South Africa’s ruling African National Congress on Tuesday re-elected President Jacob Zuma as the party chief with a thumping majority, effectively paving the way for him to retain the presidency until 2017 if the ANC wins general elections in 2013.
70-year-old Mr. Zuma received the support of over 75 per cent of the total voting delegates at the ANC National Conference held in Bloemfontein.
However, Deputy President Kgalema Motlanthe was ousted and replaced by Cyril Ramaphosa, one of the architects of the new South African Constitution which saw Nelson Mandela become the country’s first democratically-elected President in 1994.
Mr. Motlanthe had decided to oppose Zuma for the Presidency, but got only 991 votes against Zuma’s 2984 from the voting delegates from across the country that have converged on Bloemfontein for the Conference hosted every five years. In Bloemfontein, the ANC also ended its centenary celebrations.
Mr. Ramaphosa got an overwhelming 3,108 votes to clinch the position of Deputy President, while concern is being expressed about the future of Mr. Motlanthe, who technically is still Deputy President of the country until his term of office ends in 2013.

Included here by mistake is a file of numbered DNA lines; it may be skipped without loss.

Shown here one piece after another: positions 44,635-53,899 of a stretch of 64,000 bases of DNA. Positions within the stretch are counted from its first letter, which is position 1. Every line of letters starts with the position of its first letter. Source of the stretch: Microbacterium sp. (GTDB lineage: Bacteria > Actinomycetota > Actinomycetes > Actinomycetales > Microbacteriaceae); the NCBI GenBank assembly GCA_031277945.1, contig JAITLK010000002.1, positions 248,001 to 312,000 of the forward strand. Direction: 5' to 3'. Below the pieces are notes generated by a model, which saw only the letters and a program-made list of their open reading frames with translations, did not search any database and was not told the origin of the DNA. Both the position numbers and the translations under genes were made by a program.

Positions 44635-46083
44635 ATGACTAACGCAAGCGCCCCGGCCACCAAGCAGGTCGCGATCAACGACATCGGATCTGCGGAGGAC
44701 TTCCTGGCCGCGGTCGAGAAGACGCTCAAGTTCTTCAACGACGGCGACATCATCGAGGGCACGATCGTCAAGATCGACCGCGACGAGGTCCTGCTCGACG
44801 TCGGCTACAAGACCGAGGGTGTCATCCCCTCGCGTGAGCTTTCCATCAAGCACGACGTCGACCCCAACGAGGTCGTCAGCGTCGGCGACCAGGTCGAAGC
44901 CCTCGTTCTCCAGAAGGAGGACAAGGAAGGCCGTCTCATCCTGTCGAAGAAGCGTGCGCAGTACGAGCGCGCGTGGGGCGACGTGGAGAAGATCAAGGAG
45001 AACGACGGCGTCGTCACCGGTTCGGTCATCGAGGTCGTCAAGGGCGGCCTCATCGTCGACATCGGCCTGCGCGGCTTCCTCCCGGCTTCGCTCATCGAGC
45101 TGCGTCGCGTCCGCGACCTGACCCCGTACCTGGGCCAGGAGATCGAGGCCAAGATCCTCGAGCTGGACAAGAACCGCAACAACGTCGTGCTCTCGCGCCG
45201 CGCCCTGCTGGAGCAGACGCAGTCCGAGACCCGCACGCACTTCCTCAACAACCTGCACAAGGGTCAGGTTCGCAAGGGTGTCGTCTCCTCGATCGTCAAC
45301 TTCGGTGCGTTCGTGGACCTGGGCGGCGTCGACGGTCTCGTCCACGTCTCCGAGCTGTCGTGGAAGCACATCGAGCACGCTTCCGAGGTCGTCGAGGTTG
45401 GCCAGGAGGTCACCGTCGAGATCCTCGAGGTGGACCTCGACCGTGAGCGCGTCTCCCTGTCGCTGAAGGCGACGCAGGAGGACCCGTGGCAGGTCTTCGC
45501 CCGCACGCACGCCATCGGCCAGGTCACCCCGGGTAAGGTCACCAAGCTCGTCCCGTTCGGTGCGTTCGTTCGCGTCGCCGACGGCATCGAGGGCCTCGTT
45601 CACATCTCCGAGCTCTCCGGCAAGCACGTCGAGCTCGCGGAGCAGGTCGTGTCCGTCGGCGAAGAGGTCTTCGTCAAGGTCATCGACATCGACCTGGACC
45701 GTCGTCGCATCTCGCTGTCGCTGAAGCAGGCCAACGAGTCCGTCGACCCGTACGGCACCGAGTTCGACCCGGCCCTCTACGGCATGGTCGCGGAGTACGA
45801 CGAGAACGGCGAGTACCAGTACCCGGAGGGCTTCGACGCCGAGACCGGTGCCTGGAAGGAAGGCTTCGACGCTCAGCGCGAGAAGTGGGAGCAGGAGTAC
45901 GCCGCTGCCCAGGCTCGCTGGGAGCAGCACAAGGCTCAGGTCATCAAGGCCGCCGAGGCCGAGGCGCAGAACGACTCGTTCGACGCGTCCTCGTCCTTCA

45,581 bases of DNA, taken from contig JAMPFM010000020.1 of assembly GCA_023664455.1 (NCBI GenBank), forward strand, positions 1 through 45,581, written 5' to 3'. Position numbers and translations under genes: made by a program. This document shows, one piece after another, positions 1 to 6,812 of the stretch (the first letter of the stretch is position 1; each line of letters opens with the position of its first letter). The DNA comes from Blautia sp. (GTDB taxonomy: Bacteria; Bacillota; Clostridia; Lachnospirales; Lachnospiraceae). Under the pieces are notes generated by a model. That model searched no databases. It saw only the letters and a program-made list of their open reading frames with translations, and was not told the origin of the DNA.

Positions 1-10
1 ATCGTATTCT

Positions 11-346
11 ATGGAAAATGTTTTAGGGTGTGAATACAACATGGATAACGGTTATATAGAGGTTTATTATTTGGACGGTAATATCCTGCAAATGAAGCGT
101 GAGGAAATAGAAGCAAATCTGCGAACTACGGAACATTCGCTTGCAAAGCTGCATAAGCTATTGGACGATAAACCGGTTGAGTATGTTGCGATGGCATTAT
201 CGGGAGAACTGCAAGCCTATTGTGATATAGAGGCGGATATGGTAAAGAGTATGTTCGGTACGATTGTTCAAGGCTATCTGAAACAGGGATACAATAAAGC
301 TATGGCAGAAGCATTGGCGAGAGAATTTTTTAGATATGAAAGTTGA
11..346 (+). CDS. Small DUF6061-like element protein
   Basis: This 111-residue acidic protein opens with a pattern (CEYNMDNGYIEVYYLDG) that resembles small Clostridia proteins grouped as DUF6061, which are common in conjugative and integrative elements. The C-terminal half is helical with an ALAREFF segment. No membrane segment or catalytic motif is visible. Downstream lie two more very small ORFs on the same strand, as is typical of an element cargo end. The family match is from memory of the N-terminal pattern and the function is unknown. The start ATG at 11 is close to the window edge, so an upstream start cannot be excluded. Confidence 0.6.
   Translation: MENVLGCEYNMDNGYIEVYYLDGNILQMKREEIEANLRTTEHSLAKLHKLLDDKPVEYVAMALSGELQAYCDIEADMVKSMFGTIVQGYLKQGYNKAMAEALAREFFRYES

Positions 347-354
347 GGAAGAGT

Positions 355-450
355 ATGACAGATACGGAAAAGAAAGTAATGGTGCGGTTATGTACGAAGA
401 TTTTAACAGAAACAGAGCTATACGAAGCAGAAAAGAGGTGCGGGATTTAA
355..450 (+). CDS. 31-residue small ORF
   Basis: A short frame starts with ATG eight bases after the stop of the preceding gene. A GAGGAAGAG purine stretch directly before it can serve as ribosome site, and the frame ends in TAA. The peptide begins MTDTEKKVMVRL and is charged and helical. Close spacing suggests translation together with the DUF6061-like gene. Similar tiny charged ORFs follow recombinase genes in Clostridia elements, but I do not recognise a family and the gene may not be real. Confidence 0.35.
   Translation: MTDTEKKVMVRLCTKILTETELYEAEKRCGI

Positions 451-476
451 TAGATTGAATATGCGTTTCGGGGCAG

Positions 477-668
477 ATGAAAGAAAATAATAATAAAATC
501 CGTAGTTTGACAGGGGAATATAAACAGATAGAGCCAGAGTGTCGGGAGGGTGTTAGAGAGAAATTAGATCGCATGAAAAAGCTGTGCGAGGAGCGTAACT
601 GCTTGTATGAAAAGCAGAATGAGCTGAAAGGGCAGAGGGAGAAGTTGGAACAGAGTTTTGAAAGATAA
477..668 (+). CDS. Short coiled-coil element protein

Analysts believe that he will be recalled before that, as it may be difficult for the relationship between him and Mr. Zuma to continue after Mr. Motlanthe decided to oppose him.
During the previous National Conference of the ANC, then serving President Thabo Mbeki was ousted in a move that caught his entire camp by surprise.
Mr. Mbeki had earlier dismissed Mr. Zuma from the Deputy President’s office, citing the corruption charges that Mr. Zuma was facing, but these charges were later withdrawn in circumstances that are still being challenged by opposition parties today.
Mr. Motlanthe replaced Mbeki as interim president of South Africa until Mr. Zuma was appointed to the position a year later.
The conference will now discuss policy issues for the next two days, with business keenly monitoring proposals on issues such as nationalisation of the mining industry and social transformation.